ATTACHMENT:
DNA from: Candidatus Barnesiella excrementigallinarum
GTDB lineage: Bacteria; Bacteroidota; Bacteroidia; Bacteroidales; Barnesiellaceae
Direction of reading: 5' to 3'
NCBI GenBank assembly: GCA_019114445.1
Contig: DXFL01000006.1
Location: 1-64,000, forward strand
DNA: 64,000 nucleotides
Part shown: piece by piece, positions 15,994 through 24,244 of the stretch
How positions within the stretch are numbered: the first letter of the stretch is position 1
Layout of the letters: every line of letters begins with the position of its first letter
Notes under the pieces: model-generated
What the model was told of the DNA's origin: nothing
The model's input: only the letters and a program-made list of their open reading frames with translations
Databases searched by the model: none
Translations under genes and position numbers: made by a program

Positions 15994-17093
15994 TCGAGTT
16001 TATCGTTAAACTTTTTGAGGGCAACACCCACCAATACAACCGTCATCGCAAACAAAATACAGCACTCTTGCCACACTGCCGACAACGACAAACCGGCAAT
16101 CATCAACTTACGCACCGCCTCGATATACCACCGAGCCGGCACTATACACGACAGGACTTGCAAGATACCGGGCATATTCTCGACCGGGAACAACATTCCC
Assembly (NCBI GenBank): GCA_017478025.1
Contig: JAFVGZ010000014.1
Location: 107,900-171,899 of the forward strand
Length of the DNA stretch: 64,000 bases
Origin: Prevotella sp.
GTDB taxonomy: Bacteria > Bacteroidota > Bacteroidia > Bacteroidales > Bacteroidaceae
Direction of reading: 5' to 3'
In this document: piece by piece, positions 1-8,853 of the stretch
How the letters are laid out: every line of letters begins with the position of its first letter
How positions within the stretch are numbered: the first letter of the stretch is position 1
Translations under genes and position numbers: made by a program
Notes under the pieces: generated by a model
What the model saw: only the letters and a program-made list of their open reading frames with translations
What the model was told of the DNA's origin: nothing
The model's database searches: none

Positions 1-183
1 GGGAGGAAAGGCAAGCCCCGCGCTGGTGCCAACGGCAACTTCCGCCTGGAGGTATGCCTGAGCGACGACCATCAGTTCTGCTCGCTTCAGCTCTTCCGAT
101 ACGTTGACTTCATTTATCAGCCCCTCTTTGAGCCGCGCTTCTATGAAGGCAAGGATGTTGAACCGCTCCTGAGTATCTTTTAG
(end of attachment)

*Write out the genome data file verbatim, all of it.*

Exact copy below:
DNA from: Candidatus Barnesiella excrementigallinarum
GTDB lineage: Bacteria; Bacteroidota; Bacteroidia; Bacteroidales; Barnesiellaceae
Direction of reading: 5' to 3'
NCBI GenBank assembly: GCA_019114445.1
Contig: DXFL01000006.1
Location: 1-64,000, forward strand
DNA: 64,000 nucleotides
Part shown: piece by piece, positions 15,994 through 24,244 of the stretch
How positions within the stretch are numbered: the first letter of the stretch is position 1
Layout of the letters: every line of letters begins with the position of its first letter
Notes under the pieces: model-generated
What the model was told of the DNA's origin: nothing
The model's input: only the letters and a program-made list of their open reading frames with translations
Databases searched by the model: none
Translations under genes and position numbers: made by a program

Positions 15994-17093
15994 TCGAGTT
16001 TATCGTTAAACTTTTTGAGGGCAACACCCACCAATACAACCGTCATCGCAAACAAAATACAGCACTCTTGCCACACTGCCGACAACGACAAACCGGCAAT
16101 CATCAACTTACGCACCGCCTCGATATACCACCGAGCCGGCACTATACACGACAGGACTTGCAAGATACCGGGCATATTCTCGACCGGGAACAACATTCCC
Assembly (NCBI GenBank): GCA_017478025.1
Contig: JAFVGZ010000014.1
Location: 107,900-171,899 of the forward strand
Length of the DNA stretch: 64,000 bases
Origin: Prevotella sp.
GTDB taxonomy: Bacteria > Bacteroidota > Bacteroidia > Bacteroidales > Bacteroidaceae
Direction of reading: 5' to 3'
In this document: piece by piece, positions 1-8,853 of the stretch
How the letters are laid out: every line of letters begins with the position of its first letter
How positions within the stretch are numbered: the first letter of the stretch is position 1
Translations under genes and position numbers: made by a program
Notes under the pieces: generated by a model
What the model saw: only the letters and a program-made list of their open reading frames with translations
What the model was told of the DNA's origin: nothing
The model's database searches: none

Positions 1-183
1 GGGAGGAAAGGCAAGCCCCGCGCTGGTGCCAACGGCAACTTCCGCCTGGAGGTATGCCTGAGCGACGACCATCAGTTCTGCTCGCTTCAGCTCTTCCGAT
101 ACGTTGACTTCATTTATCAGCCCCTCTTTGAGCCGCGCTTCTATGAAGGCAAGGATGTTGAACCGCTCCTGAGTATCTTTTAG